Cocoa-producing companies are tackling the challenges of the industry in several ways.

“To make sure farming remains viable for future generations, we need climate-smart agricultural practices that both help farmers to get more from their crops and protect the landscape in which those crops are grown,” said Andrew Brooks, head of cocoa sustainability, OFI. “At OFI, our agronomists seek to understand the biological factors that influence cocoa quality and yields while also tackling some of the biggest sources of emissions in cocoa.”

The company is conducting fertilization trials across four countries and more than 170 farms as part of its Cocoa Soils Initiative. 

“The outcomes will help inform best practices for fertilizer use, contributing to healthier soils and better yields for cocoa farmers across our sourcing network,” Mr. Brooks added.

The company’s Cocoa Compass program supports cocoa farmers in nine countries with achievements that include 100% traceability, child labor monitoring, enhancing the accuracy of deforestation monitoring and helping farmers increase yields.

“We’ve also helped more children access education by providing school supplies, sourcing birth certificates needed for enrollment and rehabilitating or building schools,” Mr. Brooks said.

Global Organics’ chocolate is made in Italy by ICAM, whose sustainability programs promote responsible cocoa cultivation, said Dave Beaulieu, global buyer/operations manager at Global Organics.

“These programs have helped preserve critical habitats and biodiversity by discouraging deforestation and encouraging sustainable land use,” he said. “Additionally, ICAM’s initiatives have focused on addressing social issues in cocoa-growing communities. They have worked toward improving the livelihoods of farmers, ensuring fair wages and providing access to education and health care.”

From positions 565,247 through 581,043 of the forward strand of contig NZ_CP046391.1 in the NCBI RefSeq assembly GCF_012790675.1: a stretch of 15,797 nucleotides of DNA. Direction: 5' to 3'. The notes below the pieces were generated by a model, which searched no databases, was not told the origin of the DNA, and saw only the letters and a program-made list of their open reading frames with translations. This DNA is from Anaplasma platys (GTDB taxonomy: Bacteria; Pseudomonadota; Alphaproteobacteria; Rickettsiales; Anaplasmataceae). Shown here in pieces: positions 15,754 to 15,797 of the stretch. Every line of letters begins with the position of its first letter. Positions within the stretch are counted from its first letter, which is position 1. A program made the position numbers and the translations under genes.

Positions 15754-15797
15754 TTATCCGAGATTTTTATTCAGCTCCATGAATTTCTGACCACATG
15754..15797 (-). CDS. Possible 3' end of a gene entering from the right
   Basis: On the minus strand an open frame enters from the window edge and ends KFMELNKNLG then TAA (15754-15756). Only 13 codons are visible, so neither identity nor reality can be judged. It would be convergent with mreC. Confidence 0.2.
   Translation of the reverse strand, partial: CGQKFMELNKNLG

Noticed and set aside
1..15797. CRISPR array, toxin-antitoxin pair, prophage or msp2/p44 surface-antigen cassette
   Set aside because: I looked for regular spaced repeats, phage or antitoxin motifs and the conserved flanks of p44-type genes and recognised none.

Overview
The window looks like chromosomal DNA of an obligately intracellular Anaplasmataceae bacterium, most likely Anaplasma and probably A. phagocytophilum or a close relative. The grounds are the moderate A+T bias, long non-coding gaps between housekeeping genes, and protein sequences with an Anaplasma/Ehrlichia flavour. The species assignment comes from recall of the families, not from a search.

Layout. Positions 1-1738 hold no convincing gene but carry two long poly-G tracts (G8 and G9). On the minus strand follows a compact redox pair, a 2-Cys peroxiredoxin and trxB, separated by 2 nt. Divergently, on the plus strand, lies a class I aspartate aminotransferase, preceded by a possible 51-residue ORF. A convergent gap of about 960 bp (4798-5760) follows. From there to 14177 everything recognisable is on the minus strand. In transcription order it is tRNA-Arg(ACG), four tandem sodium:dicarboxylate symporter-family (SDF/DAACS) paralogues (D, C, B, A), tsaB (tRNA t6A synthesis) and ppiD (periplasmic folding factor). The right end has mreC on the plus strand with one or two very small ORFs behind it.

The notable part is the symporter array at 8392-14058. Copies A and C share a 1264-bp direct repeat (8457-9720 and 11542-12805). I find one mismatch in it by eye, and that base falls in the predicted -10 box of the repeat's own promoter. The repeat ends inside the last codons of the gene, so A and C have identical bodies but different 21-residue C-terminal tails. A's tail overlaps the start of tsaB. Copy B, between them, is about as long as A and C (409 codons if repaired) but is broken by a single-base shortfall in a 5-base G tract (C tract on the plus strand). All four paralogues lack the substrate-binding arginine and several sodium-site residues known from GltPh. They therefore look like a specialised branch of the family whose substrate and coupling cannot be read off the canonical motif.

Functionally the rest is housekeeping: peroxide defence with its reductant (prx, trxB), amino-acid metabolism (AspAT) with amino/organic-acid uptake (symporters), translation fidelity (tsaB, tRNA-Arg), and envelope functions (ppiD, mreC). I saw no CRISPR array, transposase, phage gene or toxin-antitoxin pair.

Cargill’s Cocoa Promise program promotes sustainability efforts in Ivory Coast, Ghana, Cameroon, Indonesia, Brazil and Ecuador and helps raise living standards in growing communities. Over the years, it has expanded to include a broader range of economic, social and environmental issues.

“In 2022 alone, we built and handed over 17 schools in Ghana, Cameroon and Ivory Coast, thus supporting education for hundreds of children,” said Kate Clancy, group sustainability director, Cargill Cocoa and Chocolate. “We’ve also worked to eliminate other barriers, such as helping thousands of families secure birth certificates for their children, an important first step to accessing education.”

Moreover, the program is educating farmers as well.

“All of the farmers in the Cargill Cocoa Promise have received training in good agricultural practices which plays a key role in improving farmer livelihoods as it helps them increase their productivity and profitability,” Ms. Clancy explained. “Additionally, at the end of 2022, we held a graduation ceremony for the first class of 700 cooperative leaders to complete our renewed Coop Academy. This is our flagship program to equip farmers with the professional skills and financial support to strengthen their cooperatives.”

Cargill has encouraged farmers to adopt agroforestry practices, helping to reforest areas by planting more than 1.2 million trees while supplementing farmers’ incomes. The company had mapped 70% of farmers in its direct supply chain as of 2021, which allows the company to monitor tree cover loss and assess land use changes. Its CocoaWise digital platform allows customers to access metrics, mapped data points and insights into the carbon footprint of the product, Ms. Clancy said.

Although the challenges of addressing all of the problems that come with cocoa production are many, companies are working to stem the adverse environmental impact, educate farmers and improve the lives of communities where cocoa is grown. 

“By embracing sustainable-sourcing practices, insisting on transparent and traceable supply chains, and collaborating to bring impactful change, brands lay the foundation for a compelling story they can share,” Ms. Clancy said. “It’s a story that matters to the farmers who cultivate and harvest cocoa beans, to their families and the communities where they live, to the forests we depend on, and to the consumers who purchase their products.”

This article is an excerpt from the December 2023 issue of Baking & Snack. To read the entire feature on Chocolateclick here.